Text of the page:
ARCHIVED - Safe Water Is Life - Jon Widney: Water System operator / Takhini River Subdivision, Champagne and Aishihik First Nations (CAFN)

Archive: This Web page has been archived on the Web.

Archived information is provided for reference, research or record keeping purposes. It is not subject to the Government of Canada Web Standards and has not been altered or updated since it was archived. Please contact us to request a format other than those available.

 

Download: MP4 format

Stay Connected

  • Flickr
  • Facebook
  • Twitter
  • YouTube
  • RSS

Script

Jon:

My name is Jon Widney and I work for the Champagne & Aishihik First Nations. I am a water operator and delivery personnel.

We are at Takhini River Subdivision; we are about 50 km outside of Whitehorse, just on the outskirts of Champagne and Ashihik First Nations' traditional territory.

You take for granted how much work is involved in treating water. Now actually, when I turn the taps on I have to think to myself what I actually did that day to make sure myself that I know the water is clean. We get to outsmart the water and the contaminants that could possibly get into it.

And I have to test it – every time I fill the truck. Testing, testing, testing –everything's got to be tested and then re-tested. You`ve got to check the pressures, make sure nothing is wrong with all your systems; you've got to ensure that the water truck and the water system are clean.

Then, I have to record all my pressures and voltages and everything on every load.

If it wasn`t for me they would not have any water – no baths, no showers, no drinks.

I am just a man delivering water….

Testing…I have to test what`s in my storage tanks - what I am filling the truck with, I have to test the first house and the last house of every load.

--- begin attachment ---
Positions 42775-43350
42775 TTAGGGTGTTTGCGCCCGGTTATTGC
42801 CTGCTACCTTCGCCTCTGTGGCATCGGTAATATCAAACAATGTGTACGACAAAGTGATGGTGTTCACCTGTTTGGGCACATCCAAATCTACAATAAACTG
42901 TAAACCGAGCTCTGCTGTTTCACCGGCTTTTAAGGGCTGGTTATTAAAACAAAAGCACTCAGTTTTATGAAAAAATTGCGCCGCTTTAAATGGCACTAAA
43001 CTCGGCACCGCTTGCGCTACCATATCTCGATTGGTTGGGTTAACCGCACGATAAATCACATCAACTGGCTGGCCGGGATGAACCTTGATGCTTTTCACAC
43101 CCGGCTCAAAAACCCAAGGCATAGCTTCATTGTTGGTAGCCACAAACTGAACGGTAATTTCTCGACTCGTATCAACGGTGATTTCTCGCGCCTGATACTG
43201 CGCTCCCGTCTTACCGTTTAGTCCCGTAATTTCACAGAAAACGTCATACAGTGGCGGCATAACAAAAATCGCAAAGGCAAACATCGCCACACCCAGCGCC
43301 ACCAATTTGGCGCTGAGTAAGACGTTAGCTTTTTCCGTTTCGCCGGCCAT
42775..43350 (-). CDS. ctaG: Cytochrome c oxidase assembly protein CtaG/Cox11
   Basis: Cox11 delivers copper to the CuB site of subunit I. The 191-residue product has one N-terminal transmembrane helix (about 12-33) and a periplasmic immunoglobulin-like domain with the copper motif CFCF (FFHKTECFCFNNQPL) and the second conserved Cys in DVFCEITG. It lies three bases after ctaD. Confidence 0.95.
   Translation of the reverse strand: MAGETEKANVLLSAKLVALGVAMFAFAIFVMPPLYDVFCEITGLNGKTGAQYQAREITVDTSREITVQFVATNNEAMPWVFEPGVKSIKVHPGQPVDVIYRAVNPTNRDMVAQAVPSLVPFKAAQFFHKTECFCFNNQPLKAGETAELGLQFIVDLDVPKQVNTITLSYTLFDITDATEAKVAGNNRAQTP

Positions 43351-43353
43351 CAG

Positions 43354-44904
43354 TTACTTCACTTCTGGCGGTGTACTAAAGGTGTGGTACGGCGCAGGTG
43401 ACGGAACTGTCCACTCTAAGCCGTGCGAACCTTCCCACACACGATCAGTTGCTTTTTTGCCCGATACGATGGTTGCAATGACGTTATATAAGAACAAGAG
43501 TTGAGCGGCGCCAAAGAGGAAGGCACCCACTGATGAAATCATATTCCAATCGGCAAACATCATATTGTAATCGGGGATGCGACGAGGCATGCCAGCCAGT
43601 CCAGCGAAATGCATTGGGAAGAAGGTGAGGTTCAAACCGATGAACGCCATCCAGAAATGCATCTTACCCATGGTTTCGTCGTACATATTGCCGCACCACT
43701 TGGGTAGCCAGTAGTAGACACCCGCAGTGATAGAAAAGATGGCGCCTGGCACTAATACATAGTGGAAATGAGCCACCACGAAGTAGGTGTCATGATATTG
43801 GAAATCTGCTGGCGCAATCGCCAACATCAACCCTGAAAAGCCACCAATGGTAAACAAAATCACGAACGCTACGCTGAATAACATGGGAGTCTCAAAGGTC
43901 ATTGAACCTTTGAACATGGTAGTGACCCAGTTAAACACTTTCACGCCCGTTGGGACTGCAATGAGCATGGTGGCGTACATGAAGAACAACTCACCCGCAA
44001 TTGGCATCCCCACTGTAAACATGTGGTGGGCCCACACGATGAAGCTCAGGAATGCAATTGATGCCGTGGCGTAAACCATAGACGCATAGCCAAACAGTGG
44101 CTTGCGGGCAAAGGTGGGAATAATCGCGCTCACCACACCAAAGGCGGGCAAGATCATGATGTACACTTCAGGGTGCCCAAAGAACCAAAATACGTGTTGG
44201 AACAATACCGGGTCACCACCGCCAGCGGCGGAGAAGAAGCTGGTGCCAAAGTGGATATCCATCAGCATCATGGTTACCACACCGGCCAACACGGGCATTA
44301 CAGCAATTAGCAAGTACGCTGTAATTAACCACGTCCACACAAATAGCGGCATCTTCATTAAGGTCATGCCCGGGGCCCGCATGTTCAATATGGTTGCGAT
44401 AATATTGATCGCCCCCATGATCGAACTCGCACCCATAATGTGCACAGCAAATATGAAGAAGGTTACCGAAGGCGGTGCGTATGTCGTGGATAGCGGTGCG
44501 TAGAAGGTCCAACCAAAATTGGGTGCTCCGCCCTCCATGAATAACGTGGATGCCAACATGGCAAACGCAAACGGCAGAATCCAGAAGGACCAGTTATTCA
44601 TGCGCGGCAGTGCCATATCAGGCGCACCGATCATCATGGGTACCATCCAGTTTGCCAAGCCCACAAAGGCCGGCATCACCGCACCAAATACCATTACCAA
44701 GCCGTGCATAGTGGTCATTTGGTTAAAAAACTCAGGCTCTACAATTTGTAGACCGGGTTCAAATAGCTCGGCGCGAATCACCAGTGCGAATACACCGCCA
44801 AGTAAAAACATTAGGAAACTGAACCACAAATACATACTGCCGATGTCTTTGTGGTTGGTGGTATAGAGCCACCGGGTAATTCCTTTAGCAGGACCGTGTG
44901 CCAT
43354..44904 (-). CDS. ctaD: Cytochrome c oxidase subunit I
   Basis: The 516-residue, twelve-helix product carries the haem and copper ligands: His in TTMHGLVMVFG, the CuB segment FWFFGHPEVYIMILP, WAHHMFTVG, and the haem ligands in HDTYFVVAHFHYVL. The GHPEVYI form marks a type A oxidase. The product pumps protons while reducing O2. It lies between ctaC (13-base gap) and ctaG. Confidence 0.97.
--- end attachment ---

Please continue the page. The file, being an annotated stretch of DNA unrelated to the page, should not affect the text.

Have to check and see that this area is all clean.  

I had to give out notices because I was refusing to deliver them water until they cleaned it up. But there's nothing they can do. They normally get on it right away, clean it up and then I will be in there an hour later.

I have to keep everything away from this nozzle, I got to keep it clean, got to make sure nothing has run into it and I'll try to clean off my hose.

I believe that if you are actually thinking of getting into the water treatment / distribution you should try it. I don`t regret getting into this field, and I don`t think I ever will - one of the best jobs I actually had. You feel you like you`ve done something because everybody can take a shower and drink a glass of water and not have to worry about getting sick.

I've had many courses - training in chlorine, water delivery operations; I took training in level 1 water operators.

I like to make sure I put my truck away, disinfected and clean – so the next time I have to use the delivery truck it is clean to go.

Just in case there is any contaminants from the snow or any dirt left on the hoses.

I would have to disinfect once a month. I have to super-chlorinate my tank and let it sit for 24 hours, and then drain it off – and I got to kill the chlorine as I am dumping the tank as I can't have that much chlorine going anywhere in the environment.

This is water from our treatment system, this is the final product. And I know it`s safe – yumyum!

Because my wife and children live in the same community, so I do actually have to deliver safe water to my own house and make sure it`s safe because I have a three-year old son and a six-year old daughter that could very easily get sick.

It is my own family and I need to ensure that my children have safe drinkable water.

Narrator:

For more information, contact your local First Nation government or Aboriginal Affairs and Northern Development Canada in Whitehorse, on the web or call 1-800-661-0451.

Published under the authority of the
Minister of Aboriginal Affairs and Northern
Development
Ottawa, 2012
www.aandc-aadnc.gc.ca
1-800-567-9604
TTY only 1-866-553-0554

QS- QS-Y369-000-EE-A1

© Her Majesty the Queen in Right of Canada, 2012